At one of the many stalls set up by the biggest fashion designers, at one of the many exhibitions held in the Capital this wedding season, Manika Sharma, 28, walks in confidently. She’s dressed in a pair of casual black jeans and a white chiffon shirt, her hands are painted with deep brown mehendi patterns, and her ring finger sports a big, solid rock.
The Delhi-based freelance photographer eyes the red, pink, beige lehengas for a moment, almost uninterestedly, even as other would-be-brides flock towards them. “Do you have anything in black?” she asks the stall manager.
“Yes ma’am. We do,” he says and fishes out a lehenga in black and gold. “Lovely.” Her eyes shine as she lightly touches the fabric, “I’ll try it on, please.”
For Manika and many other modern, independent brides of today, the trousseau selecting decision is increasingly becoming their own. And they are boldly going for what they want. It doesn’t just mean lighter, more comfortable silhouettes, less jewellery, trendy makeup and hairdos anymore.
It also means the most unconventional colour palettes for their wedding outfits. Reds, pinks, fuchsias and oranges are almost passé. Off-whites, beiges, ivories are still ruling the roost, riding on the wave of success from the last few seasons.
And surprise of surprises, a never-before worn colour for a trousseau has sneakily emerged this year – black!
"India is slowly moving away from tradition and accepting and embracing the young, strong woman," says Nikhil Mehra of the designer duo Shantanu & Nikhil. "The contemporary bride, who wasn’t even looking at black a year or two ago, is now taking a chance. Black is an experiment for us and it may be catching on."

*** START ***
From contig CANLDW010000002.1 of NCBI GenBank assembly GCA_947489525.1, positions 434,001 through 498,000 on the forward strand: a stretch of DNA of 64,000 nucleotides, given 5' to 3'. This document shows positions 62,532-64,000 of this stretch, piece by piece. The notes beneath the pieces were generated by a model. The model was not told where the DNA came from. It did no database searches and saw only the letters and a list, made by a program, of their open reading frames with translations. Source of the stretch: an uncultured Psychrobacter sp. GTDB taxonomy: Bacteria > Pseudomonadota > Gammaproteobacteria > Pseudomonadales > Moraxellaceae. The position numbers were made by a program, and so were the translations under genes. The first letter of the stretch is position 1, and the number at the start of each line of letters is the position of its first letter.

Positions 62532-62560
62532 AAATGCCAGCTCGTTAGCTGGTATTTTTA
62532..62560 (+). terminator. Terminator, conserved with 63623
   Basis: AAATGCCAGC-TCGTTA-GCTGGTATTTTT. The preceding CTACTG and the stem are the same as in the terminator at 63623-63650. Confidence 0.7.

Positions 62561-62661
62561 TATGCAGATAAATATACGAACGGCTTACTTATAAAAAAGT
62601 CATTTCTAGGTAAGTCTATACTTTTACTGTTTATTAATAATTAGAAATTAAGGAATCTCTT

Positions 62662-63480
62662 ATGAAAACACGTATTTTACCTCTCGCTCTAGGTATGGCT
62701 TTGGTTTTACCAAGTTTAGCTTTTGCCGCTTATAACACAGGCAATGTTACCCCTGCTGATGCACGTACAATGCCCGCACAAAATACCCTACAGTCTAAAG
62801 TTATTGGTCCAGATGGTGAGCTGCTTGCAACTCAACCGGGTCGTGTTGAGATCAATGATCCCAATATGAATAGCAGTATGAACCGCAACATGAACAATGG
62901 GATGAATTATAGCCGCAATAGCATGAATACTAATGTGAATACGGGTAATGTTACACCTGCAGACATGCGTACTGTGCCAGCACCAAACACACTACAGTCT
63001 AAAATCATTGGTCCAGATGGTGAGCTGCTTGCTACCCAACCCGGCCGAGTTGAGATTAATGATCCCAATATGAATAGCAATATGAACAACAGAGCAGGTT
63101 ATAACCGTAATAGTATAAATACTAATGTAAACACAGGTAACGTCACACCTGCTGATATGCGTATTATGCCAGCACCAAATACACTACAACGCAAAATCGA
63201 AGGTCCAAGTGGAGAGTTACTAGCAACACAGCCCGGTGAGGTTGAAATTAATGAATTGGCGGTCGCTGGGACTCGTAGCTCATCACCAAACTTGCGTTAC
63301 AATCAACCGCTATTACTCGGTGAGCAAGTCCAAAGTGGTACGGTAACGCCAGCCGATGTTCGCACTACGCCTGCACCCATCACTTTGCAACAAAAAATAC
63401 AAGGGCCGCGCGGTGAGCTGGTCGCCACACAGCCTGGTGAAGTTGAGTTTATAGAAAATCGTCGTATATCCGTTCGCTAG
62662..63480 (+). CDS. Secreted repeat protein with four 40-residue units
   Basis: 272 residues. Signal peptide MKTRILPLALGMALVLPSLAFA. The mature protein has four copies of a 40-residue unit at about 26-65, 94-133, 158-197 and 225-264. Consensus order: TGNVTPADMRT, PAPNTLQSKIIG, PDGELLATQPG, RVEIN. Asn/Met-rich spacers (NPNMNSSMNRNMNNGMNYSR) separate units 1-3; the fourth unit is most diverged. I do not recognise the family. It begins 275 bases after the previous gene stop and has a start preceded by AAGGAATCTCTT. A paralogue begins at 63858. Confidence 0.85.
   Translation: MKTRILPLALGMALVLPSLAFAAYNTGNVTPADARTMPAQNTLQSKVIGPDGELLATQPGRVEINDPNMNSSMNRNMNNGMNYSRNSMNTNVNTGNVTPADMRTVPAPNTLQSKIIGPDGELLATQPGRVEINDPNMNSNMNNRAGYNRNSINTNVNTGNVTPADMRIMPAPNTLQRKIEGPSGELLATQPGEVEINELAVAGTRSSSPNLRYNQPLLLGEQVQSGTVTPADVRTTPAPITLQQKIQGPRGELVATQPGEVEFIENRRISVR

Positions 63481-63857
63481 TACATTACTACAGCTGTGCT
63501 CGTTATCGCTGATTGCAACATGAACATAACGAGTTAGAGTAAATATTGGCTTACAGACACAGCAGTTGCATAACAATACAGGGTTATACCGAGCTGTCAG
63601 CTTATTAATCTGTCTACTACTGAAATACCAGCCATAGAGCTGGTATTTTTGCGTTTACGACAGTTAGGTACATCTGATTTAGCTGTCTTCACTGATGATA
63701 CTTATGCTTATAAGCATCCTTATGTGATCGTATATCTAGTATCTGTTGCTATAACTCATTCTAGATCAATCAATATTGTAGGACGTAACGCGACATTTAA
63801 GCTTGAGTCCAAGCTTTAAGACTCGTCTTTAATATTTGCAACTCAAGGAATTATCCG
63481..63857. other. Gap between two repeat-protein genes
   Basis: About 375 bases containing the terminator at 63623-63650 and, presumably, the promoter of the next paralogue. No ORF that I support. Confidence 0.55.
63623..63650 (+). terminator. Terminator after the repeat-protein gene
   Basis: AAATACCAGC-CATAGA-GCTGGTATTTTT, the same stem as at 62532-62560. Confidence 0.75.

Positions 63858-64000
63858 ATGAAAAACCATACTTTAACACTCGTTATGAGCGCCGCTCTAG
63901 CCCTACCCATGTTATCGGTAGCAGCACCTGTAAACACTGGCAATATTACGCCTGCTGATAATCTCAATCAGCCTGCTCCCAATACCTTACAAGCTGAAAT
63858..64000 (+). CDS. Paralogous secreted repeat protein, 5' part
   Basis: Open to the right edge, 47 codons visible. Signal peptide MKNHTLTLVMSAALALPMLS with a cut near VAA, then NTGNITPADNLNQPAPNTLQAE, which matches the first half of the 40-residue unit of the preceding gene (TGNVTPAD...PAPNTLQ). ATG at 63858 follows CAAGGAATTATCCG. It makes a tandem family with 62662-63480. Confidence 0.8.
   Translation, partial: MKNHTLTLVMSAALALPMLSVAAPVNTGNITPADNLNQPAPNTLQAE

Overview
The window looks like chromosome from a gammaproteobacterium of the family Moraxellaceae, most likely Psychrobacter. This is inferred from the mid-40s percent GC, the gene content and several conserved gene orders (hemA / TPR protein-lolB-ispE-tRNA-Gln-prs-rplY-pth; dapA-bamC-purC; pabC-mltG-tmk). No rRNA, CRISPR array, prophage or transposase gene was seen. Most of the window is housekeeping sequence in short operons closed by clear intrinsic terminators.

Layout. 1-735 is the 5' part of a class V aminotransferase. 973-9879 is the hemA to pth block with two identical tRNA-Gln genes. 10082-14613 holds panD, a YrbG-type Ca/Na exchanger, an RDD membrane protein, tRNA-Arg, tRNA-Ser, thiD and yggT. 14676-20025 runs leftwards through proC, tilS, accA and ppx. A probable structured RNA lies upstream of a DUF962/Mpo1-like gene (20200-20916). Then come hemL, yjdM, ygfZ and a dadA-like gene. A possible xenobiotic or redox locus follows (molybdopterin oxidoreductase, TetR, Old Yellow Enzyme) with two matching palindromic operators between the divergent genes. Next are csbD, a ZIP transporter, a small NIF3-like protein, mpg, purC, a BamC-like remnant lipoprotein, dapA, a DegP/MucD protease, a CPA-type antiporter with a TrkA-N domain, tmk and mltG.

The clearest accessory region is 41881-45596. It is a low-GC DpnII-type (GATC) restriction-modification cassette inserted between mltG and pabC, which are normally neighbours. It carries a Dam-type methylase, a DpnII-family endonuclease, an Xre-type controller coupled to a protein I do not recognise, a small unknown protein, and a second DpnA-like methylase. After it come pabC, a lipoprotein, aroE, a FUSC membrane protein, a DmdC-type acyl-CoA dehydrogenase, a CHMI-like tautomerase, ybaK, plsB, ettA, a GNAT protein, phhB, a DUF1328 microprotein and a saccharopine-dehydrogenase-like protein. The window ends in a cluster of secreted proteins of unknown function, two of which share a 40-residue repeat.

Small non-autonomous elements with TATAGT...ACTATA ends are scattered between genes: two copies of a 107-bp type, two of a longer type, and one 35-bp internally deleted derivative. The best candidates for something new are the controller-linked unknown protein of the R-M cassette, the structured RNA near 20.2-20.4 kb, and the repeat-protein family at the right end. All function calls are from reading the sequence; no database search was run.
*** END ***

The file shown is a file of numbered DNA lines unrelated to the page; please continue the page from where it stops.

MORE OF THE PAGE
They’ve done a lehenga with a crop top in black and gold and a zip-up saree in black. "Our black anarkali is flying off the shelves already. The good thing about black is that people can wear it every year; it never goes out of fashion."
"It is being received incredibly well," agrees designer Anju Modi. She dressed her showstopper Kangana Ranaut at the India Couture Week in a heavy embroidered lehenga and boat-neck crop top in black and gold.
"Although traditionally black is considered an inauspicious colour, it is also a classic shade in fashion that signifies elegance. With more and more brides expanding their colour palette, it isn’t surprising that this otherwise favourite colour is making a notable entry in their trousseau," Modi says.
Designer Monisha Jaising has also dabbled in the new trend but has some reservations. "No one is really going for stark black though. Black is mostly being used as a canvas or base colour; so if you’re going for a black lehenga, then the choli and dupatta would be red or orange or gold. It’s a brand new trend and it will take some getting used to."
The reservations – and there are many – are mostly for the fact that in India, as in the West, black is traditionally regarded as an inauspicious colour, reflecting sorrow and ill omen. “Of course, some people from the older generation prefer reds and more celebratory shades due to their conventionality,” says Modi.